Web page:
PSN Review – Datura
Datura in the real world, is a genus of flowering plants known for its psychotropic toxins, often causing hallucinations, delirium, even death. A fitting title for the “game”, because after playing through it, I’m left wondering what the hell just happened.
I’m loosely calling it a game, because it’s more of an experience. And it’s an open, deeply psychological experience that’s completely up for interpretation. Even when you’re done with it, you may still not fully understand the series of events that have taken place, why they’re happening, or what they stand for. I’m still trying to make sense of it all my self.
At times, Datura‘s foggy, wooded landscape can be peaceful and serene. But underlying that beauty is pure insanity—just like the flower itself.
The games starts on a hospital gurney. It’s dark, but you can see electrodes on your chest with connecting wires leading to a heart monitor. Using the PlayStation Move, your hand reaches to remove the electrodes from you chest, tossing them to the side. The screen goes black, and you awaken in a misty forest, filled with white-barked trees, fallen leaves, insects, butterflies, and Datura moonflowers. It’s all very strange, but I assure you, that’s the least odd scene in the two hours it takes to complete Datura.
Datura can be played using the Dualshock 3, but it’s meant to be played using the PlayStation Move, as it’s more natural to mimic the hand’s movements. The entire game is played as this unattached floating hand, using realistic gestures to interact with the environment. It’s also meant to be played through to completion in one sitting in order to fully take in the experience.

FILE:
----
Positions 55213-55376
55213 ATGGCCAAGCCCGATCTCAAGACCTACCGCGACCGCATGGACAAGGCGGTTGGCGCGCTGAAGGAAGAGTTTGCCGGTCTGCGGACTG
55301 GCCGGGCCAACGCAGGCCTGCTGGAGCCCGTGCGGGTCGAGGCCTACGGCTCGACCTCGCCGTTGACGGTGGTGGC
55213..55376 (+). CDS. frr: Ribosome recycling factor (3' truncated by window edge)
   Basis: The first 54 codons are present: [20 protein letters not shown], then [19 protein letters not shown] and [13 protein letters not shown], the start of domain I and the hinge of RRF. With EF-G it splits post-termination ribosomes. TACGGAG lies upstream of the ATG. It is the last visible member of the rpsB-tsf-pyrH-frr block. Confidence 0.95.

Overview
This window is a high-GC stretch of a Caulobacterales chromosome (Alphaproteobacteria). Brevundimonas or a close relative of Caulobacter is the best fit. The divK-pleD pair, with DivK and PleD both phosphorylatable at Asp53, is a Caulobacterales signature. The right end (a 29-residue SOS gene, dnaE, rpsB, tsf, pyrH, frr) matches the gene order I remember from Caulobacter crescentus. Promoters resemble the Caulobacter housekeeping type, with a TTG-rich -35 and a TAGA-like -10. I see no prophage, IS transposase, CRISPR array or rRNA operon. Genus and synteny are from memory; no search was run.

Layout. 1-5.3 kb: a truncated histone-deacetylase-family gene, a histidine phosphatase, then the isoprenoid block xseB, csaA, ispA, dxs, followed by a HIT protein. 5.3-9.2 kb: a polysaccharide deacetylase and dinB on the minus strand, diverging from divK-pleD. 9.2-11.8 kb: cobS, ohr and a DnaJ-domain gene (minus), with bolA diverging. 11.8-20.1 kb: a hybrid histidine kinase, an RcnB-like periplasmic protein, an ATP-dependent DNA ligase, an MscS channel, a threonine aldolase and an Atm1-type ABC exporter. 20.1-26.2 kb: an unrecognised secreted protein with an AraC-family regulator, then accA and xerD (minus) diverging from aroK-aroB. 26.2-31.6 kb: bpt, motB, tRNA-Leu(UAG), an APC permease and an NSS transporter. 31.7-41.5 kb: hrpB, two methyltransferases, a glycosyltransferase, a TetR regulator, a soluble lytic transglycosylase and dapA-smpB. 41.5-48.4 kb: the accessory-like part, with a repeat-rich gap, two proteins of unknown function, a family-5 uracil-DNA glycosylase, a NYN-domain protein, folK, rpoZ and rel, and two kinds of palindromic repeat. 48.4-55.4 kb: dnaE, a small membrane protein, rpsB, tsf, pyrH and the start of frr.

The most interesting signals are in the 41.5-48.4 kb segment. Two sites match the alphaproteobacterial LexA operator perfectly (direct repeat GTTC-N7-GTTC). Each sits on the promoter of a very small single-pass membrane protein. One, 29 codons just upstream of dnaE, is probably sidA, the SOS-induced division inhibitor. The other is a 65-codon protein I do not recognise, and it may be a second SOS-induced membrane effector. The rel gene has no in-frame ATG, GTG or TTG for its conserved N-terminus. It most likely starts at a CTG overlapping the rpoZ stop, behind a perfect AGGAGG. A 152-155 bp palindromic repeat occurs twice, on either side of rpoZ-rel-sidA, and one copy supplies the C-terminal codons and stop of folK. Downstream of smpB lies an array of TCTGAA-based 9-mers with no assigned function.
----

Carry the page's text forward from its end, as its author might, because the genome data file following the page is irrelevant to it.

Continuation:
But because the movements with the hand are done by making natural gestures with the Move, actual movement like walking and turning in place is frustratingly clunky. Visual cues are added in an attempt to simplify things, however, you still end up wasting too much time trying to get the game to do what you want it to. You do eventually get the hang of it, but by that time the game’s almost over. At least the second playthrough will be more fluid.
And play a second time you will. Each of the eight main events you encounter give you a choice—bad or good, represented by the insects or butterflies; or on your map by a black or a white circle. The choices you make effect the outcome, and therefore, how you interpret the experience.
Despite having this replayability, the two-hour length makes Datura a hard sell at $9.99. Still, I do recommend trying this unusual, unique psychological experience, if only to see what it’s all about and to try and figure out what I means to you—even if it is accompanied by overly frustrating, cumbersome controls.
Note: If you happen to own a Sony HMZ-T1 “wearable HDTV” headset and two PlayStation Move controllers, then Datura is a must-own. The combination of Datura, a PlayStation Move in one hand, and the other attached to the headset for precise head-tracking, creates a true virtual reality experience.
PlayStation LifeStyle’s Final Score
+ Unique, insane, beautiful, and thrilling.
– Controls get in the way of enjoyment.